Seemingly endless demand and low supply have driven record-breaking home value appreciation over the past year, Zillow’s latest Market Report shows. April pushed the envelope even further: Annual home values for a typical U.S. home have grown 11.6%, the highest seen since 2005.
Key stats for the Phoenix metro region:
• The typical home is now worth $355,822, up 20.4% or $60,357 since last April.
• Typical rents are $1,559, up 13.4% year over year – which is equal to a $184 increase.
• Inventory is down 28.6% from last year
• Homes are staying on the market just 7 days before going under contract
• 33% of homes sold above list price in February (the most recent data available), compared to 12% that sold above list in Feb. 2020.
Meanwhile, rents are roaring back across the board, with a 1.5% monthly spike (larger than any in Zillow data going back through 2014).
Today’s rapid rise in prices may recall that of the mid-2000s, stoking unfounded fears of another overheated market. Google searches for “housing bubble” reached their highest point in nearly three years in April. But unlike the run-up to the mortgage crisis, this market is built on strong fundamentals with long legs, said Zillow economist Jeff Tucker.
“Both of these hot markets saw extreme price appreciation in a relatively short period of time. But that’s where the similarities end,” Tucker said. “Unlike the combination of speculators and people spending beyond their means with non-traditional loans in 2004 and 2005, today’s homebuying demand is driven by well-qualified buyers locking in traditional, fixed-rate mortgages. Builders are firing on all cylinders to meet the excess demand brought by low mortgage rates and millions of Millennial buyers jockeying for limited homes, but after more than a decade of underbuilding, homes will remain scarce until existing homeowners feel more comfortable selling or prices rise enough to restore balance.”
This spring, homes are selling at record pace despite the enormous leaps in home values. Nationally, it typically only takes seven days after listing for a seller to accept an offer, while the Midwest markets of Kansas City, Columbus and Cincinnati are seeing listings disappear in just three days.
U.S. home values measured by Zillow’s Home Value Index (ZHVI) reached $281,370 in April. Monthly appreciation has been growing since May, and April’s 1.3% increase over March is the largest jump in Zillow data reaching back to 1996.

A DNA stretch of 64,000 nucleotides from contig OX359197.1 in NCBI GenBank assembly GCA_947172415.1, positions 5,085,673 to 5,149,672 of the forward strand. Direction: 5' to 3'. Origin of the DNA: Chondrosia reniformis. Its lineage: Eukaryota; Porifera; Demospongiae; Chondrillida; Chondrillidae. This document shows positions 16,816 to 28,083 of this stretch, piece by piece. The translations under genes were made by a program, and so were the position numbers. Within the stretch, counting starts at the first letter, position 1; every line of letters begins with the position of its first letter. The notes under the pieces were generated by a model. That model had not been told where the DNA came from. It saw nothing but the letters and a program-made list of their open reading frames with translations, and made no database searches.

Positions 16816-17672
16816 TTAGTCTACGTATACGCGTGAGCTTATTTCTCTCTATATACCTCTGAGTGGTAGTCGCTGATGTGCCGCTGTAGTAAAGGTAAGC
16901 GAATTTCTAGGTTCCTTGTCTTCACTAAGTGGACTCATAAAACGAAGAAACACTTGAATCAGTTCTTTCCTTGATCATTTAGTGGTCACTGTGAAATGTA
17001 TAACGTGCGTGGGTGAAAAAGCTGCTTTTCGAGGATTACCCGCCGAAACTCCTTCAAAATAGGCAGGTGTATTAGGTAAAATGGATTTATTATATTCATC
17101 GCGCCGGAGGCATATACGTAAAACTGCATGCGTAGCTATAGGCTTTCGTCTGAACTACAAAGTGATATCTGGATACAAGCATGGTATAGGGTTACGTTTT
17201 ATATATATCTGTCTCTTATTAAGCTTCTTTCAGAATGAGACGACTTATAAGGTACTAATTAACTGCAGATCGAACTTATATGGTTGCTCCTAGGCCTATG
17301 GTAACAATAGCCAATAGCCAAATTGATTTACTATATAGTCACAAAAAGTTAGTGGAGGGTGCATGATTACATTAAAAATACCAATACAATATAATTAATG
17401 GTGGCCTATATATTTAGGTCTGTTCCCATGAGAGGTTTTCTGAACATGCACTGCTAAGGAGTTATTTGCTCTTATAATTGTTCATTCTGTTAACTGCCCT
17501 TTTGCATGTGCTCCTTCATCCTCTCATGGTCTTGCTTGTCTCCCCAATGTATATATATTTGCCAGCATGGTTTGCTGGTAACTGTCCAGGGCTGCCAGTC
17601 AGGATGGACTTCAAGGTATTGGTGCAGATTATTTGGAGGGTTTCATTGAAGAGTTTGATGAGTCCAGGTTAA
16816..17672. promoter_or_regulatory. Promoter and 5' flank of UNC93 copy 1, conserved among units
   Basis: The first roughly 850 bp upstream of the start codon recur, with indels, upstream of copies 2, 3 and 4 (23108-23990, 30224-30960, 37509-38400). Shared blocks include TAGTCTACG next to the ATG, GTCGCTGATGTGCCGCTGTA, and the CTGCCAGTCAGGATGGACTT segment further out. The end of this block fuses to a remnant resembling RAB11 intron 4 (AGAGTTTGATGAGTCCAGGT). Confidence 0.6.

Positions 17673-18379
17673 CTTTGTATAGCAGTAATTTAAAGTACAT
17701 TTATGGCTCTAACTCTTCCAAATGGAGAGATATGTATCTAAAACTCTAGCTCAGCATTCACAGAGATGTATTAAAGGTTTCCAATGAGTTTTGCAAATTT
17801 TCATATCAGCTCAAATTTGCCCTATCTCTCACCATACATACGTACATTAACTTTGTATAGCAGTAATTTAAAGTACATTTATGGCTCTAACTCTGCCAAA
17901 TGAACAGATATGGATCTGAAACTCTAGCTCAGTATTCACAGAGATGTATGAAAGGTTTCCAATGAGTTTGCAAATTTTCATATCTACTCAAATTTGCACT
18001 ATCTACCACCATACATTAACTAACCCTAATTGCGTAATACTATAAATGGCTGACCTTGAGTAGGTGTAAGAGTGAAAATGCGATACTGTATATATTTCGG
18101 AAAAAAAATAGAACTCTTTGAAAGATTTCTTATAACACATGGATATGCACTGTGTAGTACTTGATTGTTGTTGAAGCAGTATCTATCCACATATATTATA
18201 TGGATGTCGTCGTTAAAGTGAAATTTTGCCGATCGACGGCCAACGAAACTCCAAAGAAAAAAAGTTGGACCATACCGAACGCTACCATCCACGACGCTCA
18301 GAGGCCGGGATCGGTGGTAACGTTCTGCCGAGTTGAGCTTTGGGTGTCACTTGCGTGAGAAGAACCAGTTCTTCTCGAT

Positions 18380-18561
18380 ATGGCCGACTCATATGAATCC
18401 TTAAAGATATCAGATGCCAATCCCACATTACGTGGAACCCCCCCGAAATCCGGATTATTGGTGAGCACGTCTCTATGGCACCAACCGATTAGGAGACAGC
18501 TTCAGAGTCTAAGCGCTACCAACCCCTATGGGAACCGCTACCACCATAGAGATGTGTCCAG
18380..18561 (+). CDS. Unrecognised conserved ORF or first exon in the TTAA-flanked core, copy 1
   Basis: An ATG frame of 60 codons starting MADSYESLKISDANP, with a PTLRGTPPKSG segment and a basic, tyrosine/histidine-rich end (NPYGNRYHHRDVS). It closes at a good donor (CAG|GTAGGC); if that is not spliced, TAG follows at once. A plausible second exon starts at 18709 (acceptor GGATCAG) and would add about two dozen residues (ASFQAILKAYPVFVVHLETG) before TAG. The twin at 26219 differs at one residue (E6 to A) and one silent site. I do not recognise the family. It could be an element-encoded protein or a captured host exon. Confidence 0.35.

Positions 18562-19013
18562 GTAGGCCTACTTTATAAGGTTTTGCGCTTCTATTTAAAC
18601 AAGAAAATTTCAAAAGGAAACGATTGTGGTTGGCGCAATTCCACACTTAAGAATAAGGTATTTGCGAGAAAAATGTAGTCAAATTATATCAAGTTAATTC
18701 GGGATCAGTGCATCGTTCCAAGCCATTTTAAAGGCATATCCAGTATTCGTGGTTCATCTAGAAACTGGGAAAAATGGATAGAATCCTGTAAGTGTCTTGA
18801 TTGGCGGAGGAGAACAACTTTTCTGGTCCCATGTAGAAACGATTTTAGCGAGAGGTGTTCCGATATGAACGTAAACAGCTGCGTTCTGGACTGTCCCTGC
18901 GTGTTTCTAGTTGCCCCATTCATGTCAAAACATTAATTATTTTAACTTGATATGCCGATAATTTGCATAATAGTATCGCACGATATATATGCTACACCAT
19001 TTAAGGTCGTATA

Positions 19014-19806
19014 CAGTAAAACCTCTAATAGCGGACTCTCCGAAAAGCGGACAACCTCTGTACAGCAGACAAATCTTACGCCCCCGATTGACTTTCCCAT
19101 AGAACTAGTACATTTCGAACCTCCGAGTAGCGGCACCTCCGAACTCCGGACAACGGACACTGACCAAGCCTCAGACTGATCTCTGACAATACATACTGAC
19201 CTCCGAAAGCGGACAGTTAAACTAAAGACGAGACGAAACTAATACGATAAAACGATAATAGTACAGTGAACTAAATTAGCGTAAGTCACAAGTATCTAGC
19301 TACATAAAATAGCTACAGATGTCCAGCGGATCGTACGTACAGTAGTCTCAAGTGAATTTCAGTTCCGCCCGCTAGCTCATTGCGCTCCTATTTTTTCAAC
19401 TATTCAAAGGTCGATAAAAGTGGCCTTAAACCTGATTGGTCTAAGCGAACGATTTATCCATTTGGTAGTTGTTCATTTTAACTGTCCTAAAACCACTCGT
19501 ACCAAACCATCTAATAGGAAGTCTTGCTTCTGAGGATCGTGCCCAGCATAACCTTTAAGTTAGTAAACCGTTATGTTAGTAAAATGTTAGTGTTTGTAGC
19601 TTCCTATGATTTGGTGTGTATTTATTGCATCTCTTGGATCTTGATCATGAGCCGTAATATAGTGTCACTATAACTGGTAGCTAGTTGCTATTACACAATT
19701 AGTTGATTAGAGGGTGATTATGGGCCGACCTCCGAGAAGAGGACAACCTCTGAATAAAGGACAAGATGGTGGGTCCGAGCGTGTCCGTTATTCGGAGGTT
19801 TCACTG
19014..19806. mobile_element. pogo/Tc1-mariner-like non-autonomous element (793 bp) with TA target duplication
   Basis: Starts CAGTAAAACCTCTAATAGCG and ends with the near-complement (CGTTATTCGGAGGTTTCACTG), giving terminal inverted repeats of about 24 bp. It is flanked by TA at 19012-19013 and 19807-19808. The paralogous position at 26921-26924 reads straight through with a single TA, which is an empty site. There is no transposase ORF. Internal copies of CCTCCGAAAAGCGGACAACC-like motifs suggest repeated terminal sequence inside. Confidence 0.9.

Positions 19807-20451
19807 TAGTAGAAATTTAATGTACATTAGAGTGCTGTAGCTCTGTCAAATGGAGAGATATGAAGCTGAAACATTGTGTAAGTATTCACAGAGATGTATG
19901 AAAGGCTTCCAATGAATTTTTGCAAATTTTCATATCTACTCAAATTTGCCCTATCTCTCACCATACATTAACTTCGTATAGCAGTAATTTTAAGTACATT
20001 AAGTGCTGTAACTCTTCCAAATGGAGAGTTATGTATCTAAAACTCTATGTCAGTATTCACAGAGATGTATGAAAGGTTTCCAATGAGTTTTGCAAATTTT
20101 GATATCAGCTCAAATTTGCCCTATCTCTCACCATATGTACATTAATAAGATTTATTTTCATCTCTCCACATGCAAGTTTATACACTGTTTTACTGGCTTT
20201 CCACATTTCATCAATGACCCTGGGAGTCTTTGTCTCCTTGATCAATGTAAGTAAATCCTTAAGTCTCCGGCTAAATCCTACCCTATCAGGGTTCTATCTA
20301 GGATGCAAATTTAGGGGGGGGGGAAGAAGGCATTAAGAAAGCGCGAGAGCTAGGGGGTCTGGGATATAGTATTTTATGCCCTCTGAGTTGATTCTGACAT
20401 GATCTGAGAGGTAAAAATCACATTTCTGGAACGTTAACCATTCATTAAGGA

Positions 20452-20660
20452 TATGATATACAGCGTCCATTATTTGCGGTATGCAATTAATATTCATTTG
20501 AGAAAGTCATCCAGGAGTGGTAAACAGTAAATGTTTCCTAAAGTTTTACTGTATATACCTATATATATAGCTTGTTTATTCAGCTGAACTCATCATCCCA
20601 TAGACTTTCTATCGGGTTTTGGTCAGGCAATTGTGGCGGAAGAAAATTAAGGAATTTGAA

Sun Belt and Mountain West markets lead major metros in annual appreciation, notably Austin (25.5%), Phoenix (20.4%) and Salt Lake City (18.3%), though 39 of the top 50 metros are seeing double-digit increases over the year. Boise, Idaho, leads the top-100 metros with 32.5% annual value growth.
First-time buyer Tiauna Hansen and her fiancé, Tyler Hensley, estimate they placed offers on 15 homes before finally closing on a 2-bedroom, 1-bathroom house near Boise in April. The young couple had been under contract to purchase another home when the appraisal came back lower than their offer price and the deal fell through.
“We were so excited to buy our own home,” says Hansen. “We had already made plans to add on to that house and build a workshop, only to have to start our search all over again. But that experience ultimately left us more determined, and led us to the house we’re in now, which is perfect for us.”
The couple used an FHA loan and down payment assistance to purchase their new home at full asking price. Now they have plenty of room for their dog to roam, while they plan their wedding for next September.
The couple’s story will resonate with thousands of shoppers struggling in today’s market, but despite abundant stories of bidding wars, not every house is selling above list. Of all home sales closed in February (the last month with full data), 28.6% sold at or above their initial list price. That’s more than twice the share that sold above list in February last year, but it still means the other 71.4% sold at list price or below. More than half of homes sold above list price in four metros: San Francisco, San Jose, Seattle and Salt Lake City. Metros with the lowest share of homes sold above list price are Miami (11%), Orlando (13%) and Las Vegas (15%).
Inventory fell 1.4% month over month, continuing a trend of monthly drops that began in August. Available listings are now down 30.3% year over year. Making an aggressive or creative offer, mastering search technology and working with a knowledgeable local agent can help raise shoppers’ chances of success, according to a recent Zillow survey.
Zillow economists expect another year of staggering home value appreciation ahead of us, forecasting 11.8% growth through April 2022. Existing home sales in 2021 are predicted to be 10.3% higher than in 2020.
Rent growth is returning with a vengeance, with a 1.5% monthly spike that’s larger than any in Zillow records reaching back through 2014. Annual rent growth reached 3%, the largest year-over-year growth since March 2020, to put typical U.S. rent at $1,704 — $49 higher than last year.
Monthly rent growth was led by Sun Belt standouts Austin (2.9%), Memphis (2.5%), Tampa (2.4%) and Phoenix (2.4%), and monthly rent appreciation picked up pace or held steady in all but nine of the top 50 U.S. metros. April also marked the second or third month in a row for monthly rent growth in expensive coastal metros including San Francisco, New York, San Jose and Seattle, though none of those have returned to pre-pandemic levels.
Mortgage rates did not retreat to all-time lows in April, but they were close. Rates listed by third-party lenders on Zillow began April at a monthly high of 2.89%, dropped down to 2.66% on April 22, and ended at 2.71%. Zillow’s real-time mortgage rates are based on thousands of custom mortgage quotes submitted daily to anonymous borrowers on the Zillow Group Mortgages site by third-party lenders and reflect recent changes in the market.